Trying to predict the health of the new housing market is a bit confusing due to the wealth of data that is thrown out to the media. Every group seems to do its own research, and while the predictions are all in the realm of each other, there is always a slight difference.

I also tend to make matters worse for myself because I’m always looking for a new, out-of-the-box source that can be used to ascertain what’s happening in the world of new housing.

Trying to predict the health of the new housing market is a bit confusing due to the wealth of data that is thrown out to the media. Every group seems to do its own research, and while the predictions are all in the realm of each other, there is always a slight difference.

I also tend to make matters worse for myself because I’m always looking for a new, out-of-the-box source that can be used to ascertain what’s happening in the world of new housing.

Lately, I’ve been looking at the research done by APA — The Engineered Wood Association. Its estimates are not much different from the pure research organizations, but I tend to give them a little more credence because that industry is heavily dependent on single-family construction, and too much or too little production based on faulty research is not healthy for corporate organizations.

According to the latest numbers from the Census Bureau, privately owned housing starts in April were at a seasonally adjusted annual rate of 717,000, which was 2.6 percent above the revised March estimate of 699,000 and 29.9 percent above the revised April 2011 rate of 552,000.

Single-family housing starts in April were at a rate of 492,000, which was 2.3 percent above the revised March figure of 481,000. The April rate for units in buildings with five units or more was 217,000.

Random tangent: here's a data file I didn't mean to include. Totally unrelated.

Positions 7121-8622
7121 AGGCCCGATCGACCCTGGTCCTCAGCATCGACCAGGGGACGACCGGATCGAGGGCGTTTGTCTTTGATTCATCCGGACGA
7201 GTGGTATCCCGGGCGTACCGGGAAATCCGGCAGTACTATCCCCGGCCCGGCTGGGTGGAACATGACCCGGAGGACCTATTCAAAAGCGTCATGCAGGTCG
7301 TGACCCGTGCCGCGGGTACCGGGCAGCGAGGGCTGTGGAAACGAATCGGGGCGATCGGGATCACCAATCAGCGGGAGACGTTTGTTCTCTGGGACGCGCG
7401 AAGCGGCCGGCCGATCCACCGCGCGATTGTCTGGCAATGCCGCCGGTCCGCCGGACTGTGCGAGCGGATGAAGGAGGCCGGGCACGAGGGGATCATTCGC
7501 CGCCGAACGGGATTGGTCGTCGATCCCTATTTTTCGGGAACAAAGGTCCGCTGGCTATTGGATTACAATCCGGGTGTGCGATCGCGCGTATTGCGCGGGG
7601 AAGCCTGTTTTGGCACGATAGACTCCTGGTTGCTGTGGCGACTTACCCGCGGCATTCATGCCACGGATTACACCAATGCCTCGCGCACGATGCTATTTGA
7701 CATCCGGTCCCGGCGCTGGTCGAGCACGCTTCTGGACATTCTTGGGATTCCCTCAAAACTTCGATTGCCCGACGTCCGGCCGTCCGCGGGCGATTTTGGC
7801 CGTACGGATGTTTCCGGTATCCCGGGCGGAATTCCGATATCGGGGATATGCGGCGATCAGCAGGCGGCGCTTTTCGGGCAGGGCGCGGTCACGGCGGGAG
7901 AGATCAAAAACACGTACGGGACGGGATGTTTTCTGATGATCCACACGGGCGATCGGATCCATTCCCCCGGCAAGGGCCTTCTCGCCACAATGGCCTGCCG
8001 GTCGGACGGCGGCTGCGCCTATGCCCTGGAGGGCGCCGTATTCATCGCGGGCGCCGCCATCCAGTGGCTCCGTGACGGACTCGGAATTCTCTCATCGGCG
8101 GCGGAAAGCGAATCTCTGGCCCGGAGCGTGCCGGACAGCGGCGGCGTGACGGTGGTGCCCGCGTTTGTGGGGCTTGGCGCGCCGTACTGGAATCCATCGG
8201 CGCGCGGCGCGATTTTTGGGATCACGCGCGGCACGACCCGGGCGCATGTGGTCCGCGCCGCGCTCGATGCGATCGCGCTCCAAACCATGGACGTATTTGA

At the end of last year, McGraw-Hill Construction predicted single-family housing in 2012 would improve 10 percent in dollars, corresponding to a 7 percent increase in the number of units to 435,000. Multifamily, it predicted, would rise 18 percent in dollars and 17 percent in units.

At first glance, a report from APA-The Engineered Wood Association looks like something from another language. After all, how many of us know what glulam timber is, or I-joists, or even what the phrase "engineered wood" actually means?

All these wood products are important to the construction of a new house, so when APA (formerly the American Plywood Association) issues an optimistic report on production, one should pay attention, because engineered wood estimates are based on the organization’s own housing-start research.

To begin, engineered wood is a composite, or man-made wood, often in products called softwood, plywood, oriented strand board (OSB), glulam (glued-laminated timber), I-joists (for heavy loads) and laminated veneer lumber.

Plywood and OSB together make up the structural panels segment of the market, which today is 35 percent dependent on new single-family housing. Glulam beams, I-joists and laminated lumber lumped together are about 60 percent dependent on new single-family housing.

So, let’s see what’s up with these wood products.